On the cuteness scale, few things compare to a tiny puppy who is brand new to the world. Birth is a miraculous thing, magical to witness. A mother dog instinctively prepares for her young, and she begins to care for her puppies once they arrive. Tragically, stillbirth is a part of life, and just as instinctively, a mother dog seems to know what to do.
The wriggling litter has arrived, and the new mother takes action, but one puppy isn't moving. Oftentimes, a new mother will consume the stillborn puppy seemingly in an act of cannibalism -- while this may be hard to understand, the mother dog is doing what's best for her surviving pups. If she doesn't eat the puppy, she will likely remove it from the birthing nest and move it away, or try to bury it in the house. The mother dog is driven to this behavior by the same instinct, to protect her living young.
If the mother fails to tend to her deceased pup, remove it from the whelping area. Not doing so can cause harm or even death to the entire litter, especially if the puppy is infected with canine herpesvirus. A sexually transmitted disease, canine herpesvirus can be spread multiple ways. It can transmit to the unborn puppy through the placenta and during birth through vaginal secretions. It can also turn airborne and be inhaled by the surviving puppies. Once puppies show signs they've contracted the virus, most die within 24 to 48 hours.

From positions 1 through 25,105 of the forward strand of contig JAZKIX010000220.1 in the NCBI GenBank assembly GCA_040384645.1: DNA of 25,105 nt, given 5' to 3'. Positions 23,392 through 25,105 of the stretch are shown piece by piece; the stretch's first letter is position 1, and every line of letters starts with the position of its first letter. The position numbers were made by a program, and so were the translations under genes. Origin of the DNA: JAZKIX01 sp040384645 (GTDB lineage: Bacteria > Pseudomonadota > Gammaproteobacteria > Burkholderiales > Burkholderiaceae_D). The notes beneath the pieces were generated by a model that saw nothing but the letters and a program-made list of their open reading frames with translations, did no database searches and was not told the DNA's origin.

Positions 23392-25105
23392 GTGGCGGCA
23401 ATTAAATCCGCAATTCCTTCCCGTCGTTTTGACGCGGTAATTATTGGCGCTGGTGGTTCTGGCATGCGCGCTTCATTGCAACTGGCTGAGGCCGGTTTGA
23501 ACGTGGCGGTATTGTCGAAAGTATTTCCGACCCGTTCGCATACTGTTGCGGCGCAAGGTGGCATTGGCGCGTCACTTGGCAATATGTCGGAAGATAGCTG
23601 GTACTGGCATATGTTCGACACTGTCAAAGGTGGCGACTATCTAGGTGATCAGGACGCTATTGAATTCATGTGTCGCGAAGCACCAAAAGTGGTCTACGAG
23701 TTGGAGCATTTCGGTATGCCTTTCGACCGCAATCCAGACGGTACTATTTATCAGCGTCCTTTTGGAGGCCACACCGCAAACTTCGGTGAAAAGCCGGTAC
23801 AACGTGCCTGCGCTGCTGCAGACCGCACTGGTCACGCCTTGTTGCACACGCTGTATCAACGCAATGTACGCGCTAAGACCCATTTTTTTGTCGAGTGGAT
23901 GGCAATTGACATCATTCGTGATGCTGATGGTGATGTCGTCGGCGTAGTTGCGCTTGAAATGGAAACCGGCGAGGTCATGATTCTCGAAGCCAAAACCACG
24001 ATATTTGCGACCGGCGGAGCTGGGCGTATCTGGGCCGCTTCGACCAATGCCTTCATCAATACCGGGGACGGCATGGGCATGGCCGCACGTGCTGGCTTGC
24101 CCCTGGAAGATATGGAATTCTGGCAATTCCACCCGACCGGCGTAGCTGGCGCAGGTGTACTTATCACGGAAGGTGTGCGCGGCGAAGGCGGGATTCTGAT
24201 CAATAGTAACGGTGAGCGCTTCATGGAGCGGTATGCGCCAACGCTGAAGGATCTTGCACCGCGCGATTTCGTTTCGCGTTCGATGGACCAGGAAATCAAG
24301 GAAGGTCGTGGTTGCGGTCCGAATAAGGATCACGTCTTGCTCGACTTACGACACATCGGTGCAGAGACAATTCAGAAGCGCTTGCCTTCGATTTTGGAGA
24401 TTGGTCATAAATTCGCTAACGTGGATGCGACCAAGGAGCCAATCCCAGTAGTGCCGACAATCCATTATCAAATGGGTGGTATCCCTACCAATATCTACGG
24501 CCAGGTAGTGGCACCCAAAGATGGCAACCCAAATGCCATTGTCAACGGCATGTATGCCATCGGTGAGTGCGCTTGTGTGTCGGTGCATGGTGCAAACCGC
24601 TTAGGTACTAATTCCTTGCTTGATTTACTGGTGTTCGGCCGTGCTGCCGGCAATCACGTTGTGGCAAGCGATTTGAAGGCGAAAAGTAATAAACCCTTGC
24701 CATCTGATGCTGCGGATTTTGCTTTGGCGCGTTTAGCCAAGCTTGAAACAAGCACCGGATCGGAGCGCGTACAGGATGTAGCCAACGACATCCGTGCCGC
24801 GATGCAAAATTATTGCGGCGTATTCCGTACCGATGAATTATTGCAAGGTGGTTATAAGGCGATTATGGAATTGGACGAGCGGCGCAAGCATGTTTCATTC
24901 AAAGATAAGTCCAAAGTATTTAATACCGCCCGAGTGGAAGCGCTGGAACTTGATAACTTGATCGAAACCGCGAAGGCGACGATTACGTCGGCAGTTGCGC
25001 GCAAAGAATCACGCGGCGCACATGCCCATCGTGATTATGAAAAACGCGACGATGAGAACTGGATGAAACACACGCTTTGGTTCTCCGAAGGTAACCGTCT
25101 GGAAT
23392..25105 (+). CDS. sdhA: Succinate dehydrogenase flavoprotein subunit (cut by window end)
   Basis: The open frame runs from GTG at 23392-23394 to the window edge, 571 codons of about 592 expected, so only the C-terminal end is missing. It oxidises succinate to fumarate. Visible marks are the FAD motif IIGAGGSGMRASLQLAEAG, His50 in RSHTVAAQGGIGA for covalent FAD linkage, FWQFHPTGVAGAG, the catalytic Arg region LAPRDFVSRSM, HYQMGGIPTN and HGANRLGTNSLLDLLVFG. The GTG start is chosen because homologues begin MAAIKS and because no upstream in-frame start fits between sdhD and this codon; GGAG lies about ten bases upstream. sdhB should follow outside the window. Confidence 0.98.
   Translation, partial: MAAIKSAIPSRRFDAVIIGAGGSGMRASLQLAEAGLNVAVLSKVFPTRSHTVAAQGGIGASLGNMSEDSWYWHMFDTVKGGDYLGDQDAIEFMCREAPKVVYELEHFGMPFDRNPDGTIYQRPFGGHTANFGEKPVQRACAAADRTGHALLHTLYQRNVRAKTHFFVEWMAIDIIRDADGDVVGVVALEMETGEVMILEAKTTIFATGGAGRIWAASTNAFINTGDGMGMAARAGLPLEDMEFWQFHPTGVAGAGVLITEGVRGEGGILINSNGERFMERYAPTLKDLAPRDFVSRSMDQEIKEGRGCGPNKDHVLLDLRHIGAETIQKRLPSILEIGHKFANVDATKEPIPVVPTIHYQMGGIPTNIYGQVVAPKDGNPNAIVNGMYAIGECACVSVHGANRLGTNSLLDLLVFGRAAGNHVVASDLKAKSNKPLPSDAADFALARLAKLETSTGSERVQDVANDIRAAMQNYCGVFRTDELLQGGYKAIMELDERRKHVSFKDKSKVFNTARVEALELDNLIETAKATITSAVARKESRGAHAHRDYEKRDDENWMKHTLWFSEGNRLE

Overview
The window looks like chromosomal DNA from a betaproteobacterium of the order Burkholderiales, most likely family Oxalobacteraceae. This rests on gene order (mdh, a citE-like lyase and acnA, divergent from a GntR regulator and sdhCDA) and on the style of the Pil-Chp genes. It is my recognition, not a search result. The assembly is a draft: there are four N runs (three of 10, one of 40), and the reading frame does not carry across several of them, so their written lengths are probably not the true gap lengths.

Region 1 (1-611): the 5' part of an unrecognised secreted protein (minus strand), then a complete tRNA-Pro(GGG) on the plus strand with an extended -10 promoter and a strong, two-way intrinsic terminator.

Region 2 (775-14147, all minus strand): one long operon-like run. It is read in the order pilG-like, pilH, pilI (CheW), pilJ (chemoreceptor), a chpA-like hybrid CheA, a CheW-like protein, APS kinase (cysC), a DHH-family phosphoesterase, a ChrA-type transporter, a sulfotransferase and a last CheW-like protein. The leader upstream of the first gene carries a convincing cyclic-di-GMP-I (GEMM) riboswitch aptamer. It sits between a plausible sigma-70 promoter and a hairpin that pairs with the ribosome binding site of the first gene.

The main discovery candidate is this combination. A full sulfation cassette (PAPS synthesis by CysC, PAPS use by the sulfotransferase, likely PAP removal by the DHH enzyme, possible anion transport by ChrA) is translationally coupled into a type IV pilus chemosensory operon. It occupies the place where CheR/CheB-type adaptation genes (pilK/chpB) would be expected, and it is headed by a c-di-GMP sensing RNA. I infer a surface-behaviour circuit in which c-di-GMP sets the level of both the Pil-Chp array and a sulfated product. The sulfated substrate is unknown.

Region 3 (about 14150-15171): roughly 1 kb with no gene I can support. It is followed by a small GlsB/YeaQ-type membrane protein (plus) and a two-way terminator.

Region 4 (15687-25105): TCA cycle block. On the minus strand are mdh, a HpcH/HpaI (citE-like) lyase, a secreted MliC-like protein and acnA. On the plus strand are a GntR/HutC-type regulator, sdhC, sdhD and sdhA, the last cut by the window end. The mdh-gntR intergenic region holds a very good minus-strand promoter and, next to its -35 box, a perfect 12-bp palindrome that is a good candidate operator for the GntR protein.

In order to determine the stillborn's cause of death, a veterinarian can perform a necropsy. Similar to the autopsy, this process can rule out canine herpesvirus, and the information obtained can assist in post-birth care of the surviving puppies should they become ill. Whether or not the puppies and their mother show any sign of trauma or illness, all should be seen by a veterinarian.
Perhaps the best way to avoid stillbirth, and potential disease to newborn puppies, is to have your dog spayed. This not only controls pet overpopulation, but it can add to the longevity of your dog's life. Spaying your female pet helps control undesirable behavior, and can help avoid numerous health issues. A female, when spayed prior to entering her first heat cycle, has a nearly zero possibility of developing mammary cancer and has a lower risk of developing uterine cancer. Whether or not you choose to spay, proper veterinary care is always the best bet for increasing your pet's chance of having a long and happy life with you, her best friend.
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